December 9, 2022

KYIV (AP) – Seven Russian rockets slammed into residential buildings in Zaporizhzhya before dawn Thursday, killing two people and trapping at least five in the city close to Europe’s largest nuclear power plant, the governor of the largely Russian-occupied region said .

The strikes came just hours after the Ukrainian president announced that the country’s military had recaptured three more villages in one of the regions. illegally annexed by Russia.

Governor Oleksandr Starukh wrote on his Telegram channel that many people were rescued from the multi-storey buildings, including a 3-year-old girl who was taken to a hospital for treatment.

Zaporizhzhya is one of four regions annexed by Russian President Vladimir Putin on Wednesday in violation of international law, and is home to a nuclear power plant under Russian occupation. The city of the same name remains under Ukrainian control.

The head of the UN nuclear watchdog is expected to visit Kiev this week to discuss the situation at the Zaporizhzhya facility, after Putin signed a decree on Wednesday declaring that Russia was taking over the six-reactor plant. Ukraine’s foreign ministry called it a criminal act and said it considered Putin’s decree “null and void”. The state’s nuclear operator, Energoatom, said it would continue to operate the plant.

Rafael Grossi, the director-general of the International Atomic Energy Agency, plans to talk to Ukrainian officials about the Russian move. He will also discuss efforts to establish a safe zone of protection around the facility, which has been damaged and seen during the fighting. personnel, including the director kidnapped by Russian troops.

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Grossi will travel to Moscow after a layover in Kiev for talks with Russian officials.

Meanwhile, leaders from more than 40 countries are: meeting in Prague on Thursday to launch a “European Political Community” aimed at increasing security and prosperity across the continent, a day after the Kremlin held the door open to further land grabs in Ukraine.

During a conference call with reporters, Kremlin spokesman Dmitry Peskov said that “certain areas will be reclaimed and we will continue to consult residents who would like to embrace Russia.”

Peskov did not specify what additional Ukrainian territories Moscow is looking at, and would not say whether the Kremlin planned to host more of the “referendums” in Ukraine that the Ukrainian government and the West have denounced as illegal.

The exact boundaries of the areas Moscow claims remain unclear, but Putin has vowed to defend Russian territory — including its annexed regions — with all the means at its disposal, including nuclear weapons.

In his overnight video address, Ukrainian President Volodymyr Zelenskyy said the Ukrainian army has recaptured three more villages in the Kherson region. Novovoskrysenske, Novohryhorivka and Petropavlivka are all located northeast of Kherson.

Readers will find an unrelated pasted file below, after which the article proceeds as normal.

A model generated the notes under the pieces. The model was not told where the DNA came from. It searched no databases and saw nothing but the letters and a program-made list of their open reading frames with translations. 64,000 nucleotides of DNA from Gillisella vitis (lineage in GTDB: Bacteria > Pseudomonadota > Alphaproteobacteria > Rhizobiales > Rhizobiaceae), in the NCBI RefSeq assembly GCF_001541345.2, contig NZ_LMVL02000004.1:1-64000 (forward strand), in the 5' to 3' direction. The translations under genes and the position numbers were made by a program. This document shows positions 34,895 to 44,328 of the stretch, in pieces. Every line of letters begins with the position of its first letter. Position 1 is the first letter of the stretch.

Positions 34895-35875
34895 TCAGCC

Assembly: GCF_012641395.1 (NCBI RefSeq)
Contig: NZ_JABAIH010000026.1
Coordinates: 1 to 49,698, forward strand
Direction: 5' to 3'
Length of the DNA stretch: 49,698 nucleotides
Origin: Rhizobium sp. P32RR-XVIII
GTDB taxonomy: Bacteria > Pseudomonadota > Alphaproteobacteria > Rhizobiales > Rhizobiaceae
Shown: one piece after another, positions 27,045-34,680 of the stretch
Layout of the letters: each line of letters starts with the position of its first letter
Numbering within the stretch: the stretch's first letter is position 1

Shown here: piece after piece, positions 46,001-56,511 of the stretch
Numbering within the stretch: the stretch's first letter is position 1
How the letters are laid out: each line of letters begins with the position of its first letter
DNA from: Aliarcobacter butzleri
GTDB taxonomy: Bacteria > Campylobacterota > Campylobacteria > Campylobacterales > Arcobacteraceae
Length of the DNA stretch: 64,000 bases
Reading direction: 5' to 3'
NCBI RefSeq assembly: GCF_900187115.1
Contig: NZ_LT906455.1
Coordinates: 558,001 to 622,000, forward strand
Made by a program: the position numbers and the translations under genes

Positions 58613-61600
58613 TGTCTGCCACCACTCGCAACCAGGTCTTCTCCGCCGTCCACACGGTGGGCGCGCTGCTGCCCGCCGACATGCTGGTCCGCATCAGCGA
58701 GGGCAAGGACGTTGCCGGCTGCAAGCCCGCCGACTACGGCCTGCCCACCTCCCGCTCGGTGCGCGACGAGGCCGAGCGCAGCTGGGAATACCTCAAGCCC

Ukrainian troops are take back villages in Kherson in humiliating battlefield defeats to Russian troops that have seriously tarnished the image of a powerful Russian army and heightened tensions over an ill-planned mobilization. They have also fueled fighting between Kremlin insiders and increasingly cornered Putin.

On Wednesday, the Ukrainian army said the Ukrainian flag had been hoisted over seven villages in the Kherson region previously occupied by the Russians. The closest of the liberated villages to the town of Kherson is Davydiv Brid, about 100 kilometers away.

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The deputy head of the Ukrainian regional government, Yurii Sobolevskyi, said military hospitals were full of wounded Russian soldiers and Russian military medics had no supplies. Once stabilized, Russian soldiers will be sent to Crimea, which Russia annexed from Ukraine in 2014.

When Russian troops withdrew from the Donetsk town of Lyman this weekend, they withdrew so quickly that they left the bodies of their comrades behind. Some were still lying on the side of the road leading to the city on Wednesday.

Lyman suffered heavy damage both during the occupation and as Ukrainian soldiers fought to retake it. Mykola, a 71-year-old man who only gave his first name, was one of about 100 residents who queued for help on Wednesday.

“We want the war to end, for the pharmacy, shops and hospitals to work as they used to,” he said. “We don’t have anything yet. Everything is being destroyed and looted, a complete disaster.”

In his late-night speech, a defiant Zelenskyy switched to speaking Russian to tell Moscow’s leaders that it has already lost the war it launched on February 24.

“You lost, because even now, on the 224th day of the large-scale war, you have to explain to your society why all this is necessary.”

He said Ukrainians know what they are fighting for.

“And more and more citizens of Russia are realizing that they have to die simply because one person doesn’t want to end the war,” Zelenskyy said.


Hanna Arhirova in Kiev contributed.


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